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Safety Culture and Readiness

An F-15E takes off from Seymour Johnson Air Force Base, North Carolina.

An F-15E takes off from Seymour Johnson Air Force Base, North Carolina.

JOINT BASE LANGLEY-EUSTIS, Va. --

So there I was … a flight commander working as the squadron operations supervisor at 5 o'clock in the morning. It was a beautiful day for flying and we had 12 morning sorties scheduled with an additional 10 queued up for the afternoon. The first two four-ships of the day were back in the vault briefing up a 4v4 flight-lead upgrade ride and the two remaining two-ships were briefing for their morning basic fighter maneuvers sorties. I was checking the weather and notices to Airmen in order to get ready for the pilots to step to the aircraft when my maintenance production supervisor, or "Pro Super," walked in to give me the bird brief. His shoulders were slumped, his head was down, and in all honesty he looked like he had just suffered a brutal beatdown in a state championship wrestling match.

"Sir," he said, "we have four jets available."

My first reaction was total disbelief mixed with frustration. At the time, we had 24 jets in the squadron and my Pro Super had just informed me that only four out of 24 were mission ready. The remaining 20 jets were non-mission capable. How was this even possible?! I honestly had to ask him to repeat what he had just said. Again, utterly defeated, he calmly and quietly repeated, "Sir, we have four jets."

It was at that moment I realized that maintenance had done everything they could and had simply been unable to deliver. I took a deep breath, told him to stand by and immediately picked up the phone to my squadron director of operations, better known as our DO.

"Sir," I said, "maintenance is hard broke. We only have four jets available for the 12-turn-10 that we have scheduled, and there is a fairly good bet that at least one of them will ground abort before reaching the arming area. Recommend we cancel flying for the day and give them a chance to recover." My DO's response was simple and straightforward: "We’re not giving them an ops cancel; fly what we got."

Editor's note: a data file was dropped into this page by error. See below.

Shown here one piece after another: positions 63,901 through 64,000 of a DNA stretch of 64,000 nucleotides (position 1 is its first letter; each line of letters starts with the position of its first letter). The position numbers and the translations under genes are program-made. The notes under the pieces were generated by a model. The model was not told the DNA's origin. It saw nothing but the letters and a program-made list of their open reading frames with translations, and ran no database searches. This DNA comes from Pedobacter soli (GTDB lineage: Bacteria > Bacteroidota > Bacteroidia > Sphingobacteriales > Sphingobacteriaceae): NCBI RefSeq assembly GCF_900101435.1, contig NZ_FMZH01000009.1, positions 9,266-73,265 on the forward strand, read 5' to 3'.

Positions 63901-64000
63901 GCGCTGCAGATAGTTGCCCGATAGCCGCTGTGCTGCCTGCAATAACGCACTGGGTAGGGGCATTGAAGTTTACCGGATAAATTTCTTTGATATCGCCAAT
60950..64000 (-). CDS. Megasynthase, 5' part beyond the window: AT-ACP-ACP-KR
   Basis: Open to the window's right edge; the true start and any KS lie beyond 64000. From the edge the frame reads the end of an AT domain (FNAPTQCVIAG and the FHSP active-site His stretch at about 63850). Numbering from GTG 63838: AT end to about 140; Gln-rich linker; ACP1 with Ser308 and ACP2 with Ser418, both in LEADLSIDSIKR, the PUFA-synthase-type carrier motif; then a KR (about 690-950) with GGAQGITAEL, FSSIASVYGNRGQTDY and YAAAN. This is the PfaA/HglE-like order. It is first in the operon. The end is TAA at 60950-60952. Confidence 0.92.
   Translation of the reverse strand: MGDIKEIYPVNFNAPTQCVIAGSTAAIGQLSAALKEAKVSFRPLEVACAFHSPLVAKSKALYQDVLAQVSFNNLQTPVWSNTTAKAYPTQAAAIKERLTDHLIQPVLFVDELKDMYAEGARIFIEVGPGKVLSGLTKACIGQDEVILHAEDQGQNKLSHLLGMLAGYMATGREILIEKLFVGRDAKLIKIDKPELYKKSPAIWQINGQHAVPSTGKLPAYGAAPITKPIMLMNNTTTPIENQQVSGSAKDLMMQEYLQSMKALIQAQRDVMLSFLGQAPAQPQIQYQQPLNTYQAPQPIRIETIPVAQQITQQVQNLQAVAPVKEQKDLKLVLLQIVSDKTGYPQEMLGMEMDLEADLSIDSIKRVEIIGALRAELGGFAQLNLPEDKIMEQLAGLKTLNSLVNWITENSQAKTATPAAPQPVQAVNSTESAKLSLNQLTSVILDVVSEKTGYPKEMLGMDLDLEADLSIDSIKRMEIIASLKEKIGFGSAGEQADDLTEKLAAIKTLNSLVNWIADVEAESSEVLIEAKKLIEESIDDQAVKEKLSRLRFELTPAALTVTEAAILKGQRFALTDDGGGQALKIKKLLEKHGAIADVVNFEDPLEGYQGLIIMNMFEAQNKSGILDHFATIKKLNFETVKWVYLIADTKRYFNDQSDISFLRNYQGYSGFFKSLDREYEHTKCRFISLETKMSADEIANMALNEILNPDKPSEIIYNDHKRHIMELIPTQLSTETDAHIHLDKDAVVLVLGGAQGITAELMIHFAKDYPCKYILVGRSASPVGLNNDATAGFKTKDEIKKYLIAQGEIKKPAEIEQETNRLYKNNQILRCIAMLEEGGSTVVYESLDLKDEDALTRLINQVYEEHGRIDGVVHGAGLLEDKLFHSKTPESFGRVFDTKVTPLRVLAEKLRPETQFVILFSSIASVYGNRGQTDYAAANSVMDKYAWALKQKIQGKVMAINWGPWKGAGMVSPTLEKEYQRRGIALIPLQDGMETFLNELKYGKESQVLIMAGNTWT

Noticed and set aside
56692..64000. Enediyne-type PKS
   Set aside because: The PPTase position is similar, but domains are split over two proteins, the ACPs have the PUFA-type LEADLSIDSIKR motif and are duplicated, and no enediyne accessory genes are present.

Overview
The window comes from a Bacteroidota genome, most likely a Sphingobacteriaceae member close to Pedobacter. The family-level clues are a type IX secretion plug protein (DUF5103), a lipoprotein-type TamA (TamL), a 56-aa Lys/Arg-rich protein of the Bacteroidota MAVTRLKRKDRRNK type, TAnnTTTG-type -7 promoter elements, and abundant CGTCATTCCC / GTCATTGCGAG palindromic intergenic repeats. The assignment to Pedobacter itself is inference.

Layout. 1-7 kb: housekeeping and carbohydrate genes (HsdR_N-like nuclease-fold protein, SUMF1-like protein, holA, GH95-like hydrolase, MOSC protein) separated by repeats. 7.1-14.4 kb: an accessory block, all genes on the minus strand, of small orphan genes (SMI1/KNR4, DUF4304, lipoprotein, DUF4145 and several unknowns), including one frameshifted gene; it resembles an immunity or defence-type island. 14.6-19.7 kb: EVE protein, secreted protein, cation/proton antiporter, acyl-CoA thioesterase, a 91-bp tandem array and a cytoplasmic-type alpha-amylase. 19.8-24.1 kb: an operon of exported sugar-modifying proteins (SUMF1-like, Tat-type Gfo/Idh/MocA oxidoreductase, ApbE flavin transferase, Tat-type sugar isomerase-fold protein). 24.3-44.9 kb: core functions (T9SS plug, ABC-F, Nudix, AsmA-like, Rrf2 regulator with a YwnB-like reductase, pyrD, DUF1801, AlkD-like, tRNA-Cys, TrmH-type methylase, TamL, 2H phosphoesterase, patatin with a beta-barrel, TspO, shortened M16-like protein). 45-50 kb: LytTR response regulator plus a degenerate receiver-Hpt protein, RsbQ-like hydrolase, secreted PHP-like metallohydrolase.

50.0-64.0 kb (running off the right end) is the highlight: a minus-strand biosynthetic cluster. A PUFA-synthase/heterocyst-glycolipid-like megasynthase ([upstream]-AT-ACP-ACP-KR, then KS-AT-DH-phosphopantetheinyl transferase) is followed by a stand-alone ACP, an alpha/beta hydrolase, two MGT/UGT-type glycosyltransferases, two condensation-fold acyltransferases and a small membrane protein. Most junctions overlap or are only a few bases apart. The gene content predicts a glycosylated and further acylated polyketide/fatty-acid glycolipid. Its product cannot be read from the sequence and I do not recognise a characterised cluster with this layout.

By the end of the day, we had flown a total of six out of 22 scheduled sorties and maintenance was still hurting. Fast-forward 15 years to 2018, and take a look at this recent email from an ACC squadron commander to his team:

"I have decided to cancel First Go tomorrow.

This is not a weather forecast-based decision, but it is a weather informed one. Maintenance currently has only six healthy jets, with 32 of their personnel still off station. Many of you probably noticed today that crew chiefs were not quite ready to catch you at your spot when you were back, forms were incorrect, jets weren’t quite ready to go when you arrived, etc. These signs are leading indicators of potentially worse problems if we do not make a course correction. Let me be clear that this is NOT a spear at our AMU. Our maintainers work incredibly hard — their spectacular performance at our recent TDY bears testament to that — but they are truly stretched thin right now and aircraft break rates today only made their problem more challenging.

Additionally, we all just watched the CSAF video about flight discipline and airmanship. Basically, getting back to basics. We all are pressing hard on learning tactics and we should, but from observing recent upgrades and checkrides, I would say we all — myself 100% included — could stand to benefit from taking some time to refresh our basic systems and procedural knowledge. As much as I can’t afford to lose a jet, the thought of losing any one of you is what keeps me awake at night.

That being said, since tomorrow’s forecast is not great, and giving Maintenance time now to catch their breath and fix broken jets instead of pressing hard to prep what healthy ones we have to fly greatly benefits them, I have decided to cancel. I want all of you to understand why I made this decision.

As you all know, our squadron is more than just operations but ops and maintenance, and I believe this is what’s best for the whole unit. Our entire team crushed it at our recent TDY, and I couldn’t be more proud of both the maintenance and ops effort. Soon we will deploy together, and you will experience what One Team One Fight truly means when we do.